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Brexit Judgement Review
Publication date: 2016-11-10

Brexit High Court Judgement - Right or Wrong?

And How to Reverse It

1. The High Court Decision

On 3rd November 2016, the Chief Justice of England and Wales, the Master of the Rolls, Lord Justice Sales having considered the question "whether the Crown - acting through the executive government of the day - is entitled to use its prerogative powers to give notice under Article 50 for the United Kingdom to cease to be a member of the European Union", decided that "the Secretary of State does not have power under the Crown's prerogative to give notice pursuant to Article 50 of the TEU (Treaty of the European Union) for the United Kingdom to withdraw from the European Union".

This decision was based on the following logic:

  1. The Crown has prerogative powers in the sphere of international relations, such as to make Treaties with other states, as long as such treaties have no bearing on the domestic law.
  2. The Crown has no powers to alter domestic laws without being specifically authorised to do so by an Act of Parliament.
  3. Leaving the European Union will make the ECA (European Communities Act) 1972 obsolete, as it will become inoperable and lose reasons for its existence.
  4. Removal provisions of the ECA (European Communities Act) 1972, or replacing them with UK equivalents, will represent changes to domestic UK laws.
  5. Giving notice under Article 50 will start a process of negotiations about future relationships between the UK and the EU.
  6. Negotiations about future relationships between the UK and the EU involves alterations of UK domestic laws, which cannot be implemented without express authorisation by an Act of Parliament.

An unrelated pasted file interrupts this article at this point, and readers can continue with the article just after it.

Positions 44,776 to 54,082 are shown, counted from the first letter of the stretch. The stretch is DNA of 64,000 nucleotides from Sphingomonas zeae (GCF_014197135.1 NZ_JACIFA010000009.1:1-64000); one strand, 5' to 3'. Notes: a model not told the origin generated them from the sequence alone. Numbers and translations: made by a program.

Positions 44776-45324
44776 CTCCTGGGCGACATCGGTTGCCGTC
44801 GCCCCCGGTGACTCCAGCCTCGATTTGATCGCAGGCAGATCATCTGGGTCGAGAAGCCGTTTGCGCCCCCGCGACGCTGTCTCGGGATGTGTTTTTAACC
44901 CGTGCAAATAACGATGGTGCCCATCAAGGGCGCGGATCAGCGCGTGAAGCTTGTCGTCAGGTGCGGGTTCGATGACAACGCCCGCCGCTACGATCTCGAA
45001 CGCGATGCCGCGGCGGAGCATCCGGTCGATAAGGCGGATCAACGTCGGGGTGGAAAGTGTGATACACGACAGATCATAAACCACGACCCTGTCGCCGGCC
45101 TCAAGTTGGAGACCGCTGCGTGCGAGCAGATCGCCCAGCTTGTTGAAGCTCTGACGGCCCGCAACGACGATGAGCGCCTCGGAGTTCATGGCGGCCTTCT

7. Notice under Article 50 cannot be given without express authorisation by an Act of Parliament.

2. Other Issues Considered by the High Court

The Lord Justice also considered:

  1. The role of the Principle of Parliamentary Sovereignty.
  2. Whether the Referendum Act 2015 was binding on the government or advisory (pp 105-108).
  3. Whether "a referendum on any topic can only be advisory for the lawmakers in Parliament unless very clear language to the contrary is used in the referendum legislation in question" (p 106).

These issues do raise important points, which are open to challenge and merit consideration in their own right.

But challenging these points would not change the validity of the decision, because the decision was based not on these points but on the logic as in (1.) above.

3. The Issue that was Not Considered, but is Central to the Case

The case was based on the assumption that the Leave Procedure as stipulated by Article 50 of the Treaty of Lisbon needed to be complied with for the UK to end the EU membership. But the legal, logical, and procedural validity of this clause of the Treaty of Lisbon was not raised and not considered.

Article 50 of the Treaty of Lisbon is the termination clause of the Treaty, but it fails to fulfil the function of a termination clause, and had this clause been drafted correctly, the main assumptions on which the decision was based would have been invalid.

And the conclusion that "the Secretary of State does not have power under the Crown's prerogative to give notice pursuant to Article 50 of the TEU (Treaty of the European Union) for the United Kingdom to withdraw from the European Union" would have been wrong.

4. The Reactions to the High Court Decision

This decision of the Lord Justice Sales was welcomed by the "Remainers" as a "victory" and by the "Leavers" as an "act of treason by the Enemies of the People".

The UK Government stated that they will appeal against this decision, and the appeal is expected to be heard in December.

The PM expressed her confidence that the appeal will succeed.

5. Was the High Court Decision Right?

If the UK Government wants to negotiate an agreement about the future relationships between the UK and the EU as part of the Leave procedure, then such agreement will determine some UK Domestic Laws after the UK has left the EU, and such negotiations cannot be done without an express authorisation by an Act of Parliament.

This statement is correct. It is the basis of the High Court Decision. And an appeal to reverse this decision should fail.

But, if to correct the defects of Article 50 and to assume that that the Referendum 2016 was binding on the Government, then the Referendum Act 2015 lays on the Government the Duty and the Powers to perform all the necessary steps to terminate the UK membership of the European Union.